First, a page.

North is South, Winter is Summer and widdershins is deosil. The South African experience of Paganism is topsy-turvy compared to our Northern brothers and sisters; but much like the Afrikaans saying, “ʼn boer maak ʼn plan,” Pagan South Africans make do with what they have and make it their own.

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Like Christmas in July

As I stand outside, feet firmly planted on the grass I can feel the steady pulse of the Earth beneath me. Around me, my garden has come to life in an explosion of green, just as the insect population has rapidly grown. I sink my awareness deeper into my surroundings and feel the rapidly approaching Summer Solstice hanging in the air “Mom! Damien won’t leave the Christmas tree alone!” And with that, I am jerked back to reality and motherly duties, and to a world with a cultural clash in celebrations.

I am a Pagan, so on 21 December I’ll celebrate the Summer Solstice. But it’s hard to get into that summer feeling when, from October and the start of summer, all commercial enterprises have been pushing consumers into Christmas. Malls are decked with frosted garlands of plastic greenery, and elves practically melt in the 30˚ plus (86˚F and higher to those over the Atlantic) heat as they usher children to an equally sweaty Santa. And let’s not forget the winter foods traditional to Christmas that leave you feeling more like a beached whale than a streamlined dolphin as you swim in the pool.

Another aspect of this cultural clash is that, unlike Northern Hemisphere Pagans, our Sabbats in the South are at odds with the commercial calendar- Samhain and Yule décor in summer and Ostara décor in autumn. Not only does it hamper the convenience of the Sabbat, but I find it makes it harder to really get into the feel of the Sabbat when everyone else is celebrating its seasonal opposite.

There is a deeper side to it too. At Yule, Samhain and Ostara, Northern Pagans, especially those in America, have the opportunity to let the religious family divides slide, meaning that families can come together to celebrate the holiday in a more secular way. In South Africa, Yule is in June- everyone is either in school or working, and as the majority population is Christian, have no interest celebrating Christmas in June. And as it is more likely that a few, if even that, family members may be Pagan, it means that Yule doesn’t hold that same family-time feeling as it does in the North.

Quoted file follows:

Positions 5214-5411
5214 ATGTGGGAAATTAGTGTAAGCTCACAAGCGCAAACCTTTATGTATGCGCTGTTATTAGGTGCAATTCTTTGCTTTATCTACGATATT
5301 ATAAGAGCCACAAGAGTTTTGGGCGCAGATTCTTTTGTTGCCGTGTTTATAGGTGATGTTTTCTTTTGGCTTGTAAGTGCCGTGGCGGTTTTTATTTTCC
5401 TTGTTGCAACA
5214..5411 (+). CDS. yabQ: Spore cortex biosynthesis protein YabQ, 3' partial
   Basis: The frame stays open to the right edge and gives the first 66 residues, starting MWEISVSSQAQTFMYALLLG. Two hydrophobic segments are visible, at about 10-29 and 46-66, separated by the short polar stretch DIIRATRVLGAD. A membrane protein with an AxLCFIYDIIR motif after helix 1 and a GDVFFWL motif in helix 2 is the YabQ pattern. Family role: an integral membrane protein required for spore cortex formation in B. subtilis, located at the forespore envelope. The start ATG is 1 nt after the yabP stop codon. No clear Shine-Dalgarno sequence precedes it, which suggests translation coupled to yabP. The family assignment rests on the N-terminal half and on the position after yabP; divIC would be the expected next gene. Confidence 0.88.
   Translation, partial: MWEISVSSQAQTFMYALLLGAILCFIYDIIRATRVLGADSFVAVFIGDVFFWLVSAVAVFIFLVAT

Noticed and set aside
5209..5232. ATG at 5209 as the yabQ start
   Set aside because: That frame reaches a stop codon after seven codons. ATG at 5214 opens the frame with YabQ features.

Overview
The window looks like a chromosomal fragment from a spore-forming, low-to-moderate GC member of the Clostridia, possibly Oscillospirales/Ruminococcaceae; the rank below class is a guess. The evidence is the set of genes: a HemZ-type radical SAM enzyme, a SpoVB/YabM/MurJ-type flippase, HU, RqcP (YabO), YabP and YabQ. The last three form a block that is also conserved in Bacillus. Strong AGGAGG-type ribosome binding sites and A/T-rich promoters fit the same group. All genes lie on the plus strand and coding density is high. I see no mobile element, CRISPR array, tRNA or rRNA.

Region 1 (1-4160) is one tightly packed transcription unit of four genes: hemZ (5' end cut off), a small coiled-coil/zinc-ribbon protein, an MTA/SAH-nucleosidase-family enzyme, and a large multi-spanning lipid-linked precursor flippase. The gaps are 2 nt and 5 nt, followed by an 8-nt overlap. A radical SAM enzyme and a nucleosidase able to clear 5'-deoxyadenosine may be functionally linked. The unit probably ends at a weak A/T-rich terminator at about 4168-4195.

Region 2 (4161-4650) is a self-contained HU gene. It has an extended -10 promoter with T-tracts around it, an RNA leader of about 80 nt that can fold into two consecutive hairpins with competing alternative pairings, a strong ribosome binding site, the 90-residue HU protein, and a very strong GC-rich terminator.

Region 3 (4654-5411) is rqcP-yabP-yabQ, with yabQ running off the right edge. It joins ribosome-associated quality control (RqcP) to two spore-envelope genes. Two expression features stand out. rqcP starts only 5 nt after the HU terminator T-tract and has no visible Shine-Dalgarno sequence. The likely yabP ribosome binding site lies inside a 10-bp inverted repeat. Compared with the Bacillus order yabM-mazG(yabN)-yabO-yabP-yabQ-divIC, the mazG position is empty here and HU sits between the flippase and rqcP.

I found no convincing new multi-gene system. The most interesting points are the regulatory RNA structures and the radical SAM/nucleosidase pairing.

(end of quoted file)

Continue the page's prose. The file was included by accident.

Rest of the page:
So what’s a South African Pagan to do? Do as the first settlers to her shores and adapt! With leaving my children to decide on their own religion, and naturally being like any child who will never say no to a chance for presents, we have Christmas in our home, but with a twist. We have a small Christmas tree decorated in shades of pink and purple, and as soon as they are made, some flower decorations too. And while I will make offerings on the astronomical event of the Summer Solstice, I’ll leave the true celebration of Summer to Christmas day. So instead of a heavy wintery feast indoors come Christmas day, we’ll have a light lunch of light meats and seasonal salads and fruits by the pool. And we’ll make the most of both holidays by spending the day together as a family, enjoying the height of summer.

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Biographical Info: Born and living in South Africa, Bronwyn first came to Paganism through Wicca in 2002 and has remained a solitary throughout her developing path. While no longer Wiccan, she honors the call of the Celtic Gods and is currently exploring Druidry . Other than an explorer of Paganism and occult philosophies, Bronwyn is actively involved in Pagan rights issues and is a member of the South African Pagan Rights Alliance (SAPRA). She is also the editor of long standing, and now exclusively online, Pagan magazine Penton. Taking her love of knitting, and together with other Pagan knitters, she formed Web of Love (WOL) - South Africa's first and only Pagan Prayer Shawl Ministry. In the mundane world, Bronwyn is a passionate writer, happy wife and mother to two young children and an ever expanding fur-family of cats and dogs.

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